Read more: Cities in Europe with Most Tourists

Keep in mind that even during the “low season” Istanbul tends to be on the more expensive side, while towns and other less frequented destinations are usually more budget-friendly.

A visit to Istanbul or famous beach resorts such as Marmaris during high season can get pricey in an instant. But, that’s not saying much about Turkey – it’s a rule that applies to most other destinations in the world as well. Any vacation can become pricey if you make it so!

Local Currency

The Turkish Lira (TRY) is the currency used in Turkey. The symbol is ₺, and the latest series of bills used are called “E-9” and were introduced in 2009. You should not accept bills from the 2005-2008 series as you won’t be able to use them.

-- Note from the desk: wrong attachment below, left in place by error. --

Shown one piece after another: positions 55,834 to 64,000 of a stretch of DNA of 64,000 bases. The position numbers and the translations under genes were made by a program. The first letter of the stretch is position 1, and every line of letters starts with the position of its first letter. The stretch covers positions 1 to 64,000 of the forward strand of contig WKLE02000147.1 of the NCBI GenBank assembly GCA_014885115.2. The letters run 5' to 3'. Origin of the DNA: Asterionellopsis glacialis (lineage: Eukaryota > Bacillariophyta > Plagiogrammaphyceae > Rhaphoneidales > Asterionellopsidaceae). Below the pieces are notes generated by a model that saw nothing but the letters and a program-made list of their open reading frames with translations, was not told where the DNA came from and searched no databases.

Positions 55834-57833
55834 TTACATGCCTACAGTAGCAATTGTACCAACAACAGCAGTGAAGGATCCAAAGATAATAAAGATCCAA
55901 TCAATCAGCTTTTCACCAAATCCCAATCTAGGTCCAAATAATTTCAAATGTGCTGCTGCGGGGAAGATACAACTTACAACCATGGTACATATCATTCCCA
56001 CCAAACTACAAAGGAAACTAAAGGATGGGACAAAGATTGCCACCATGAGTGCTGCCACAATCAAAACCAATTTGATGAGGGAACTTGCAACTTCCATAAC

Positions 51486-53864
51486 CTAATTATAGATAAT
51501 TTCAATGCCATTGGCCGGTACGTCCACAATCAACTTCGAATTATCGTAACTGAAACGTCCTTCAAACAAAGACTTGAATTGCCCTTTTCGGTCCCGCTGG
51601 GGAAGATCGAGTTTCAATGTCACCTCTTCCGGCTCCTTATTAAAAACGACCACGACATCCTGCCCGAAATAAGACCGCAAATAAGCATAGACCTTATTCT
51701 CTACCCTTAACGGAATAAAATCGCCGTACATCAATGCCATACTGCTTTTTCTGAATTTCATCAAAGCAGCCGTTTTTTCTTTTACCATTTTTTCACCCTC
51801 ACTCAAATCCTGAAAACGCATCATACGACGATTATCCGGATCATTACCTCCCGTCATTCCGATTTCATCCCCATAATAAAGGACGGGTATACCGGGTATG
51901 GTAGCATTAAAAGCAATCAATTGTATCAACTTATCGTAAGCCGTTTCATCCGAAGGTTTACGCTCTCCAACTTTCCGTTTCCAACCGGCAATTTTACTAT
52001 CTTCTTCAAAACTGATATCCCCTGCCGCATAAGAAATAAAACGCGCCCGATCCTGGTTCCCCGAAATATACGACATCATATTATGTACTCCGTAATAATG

One Turkish Lira equals one hundred kurus (pronounced kooroosh).

Check out the latest dollar to lira value here:

Flying to Turkey

You won’t have any trouble finding a flight to Turkey from the USA. With so many airports all over your destination, you’re bound to find some that match your travel date and price criteria. 

Naturally, to find the best prices you should use websites such as Kiwi or Skyscanner to get what you need. Additionally, you can use SecretFlying, the handiest of tools when it comes to flying to Turkey.

As far as the prices are concerned, it pretty much depends on when you’re traveling and how far ahead you’re booking. Also, it’s possible for travelers based in the US or Canada to get direct flights to Turkey, which can also make the price go up a bit.

A Turkish Airlines plane taking off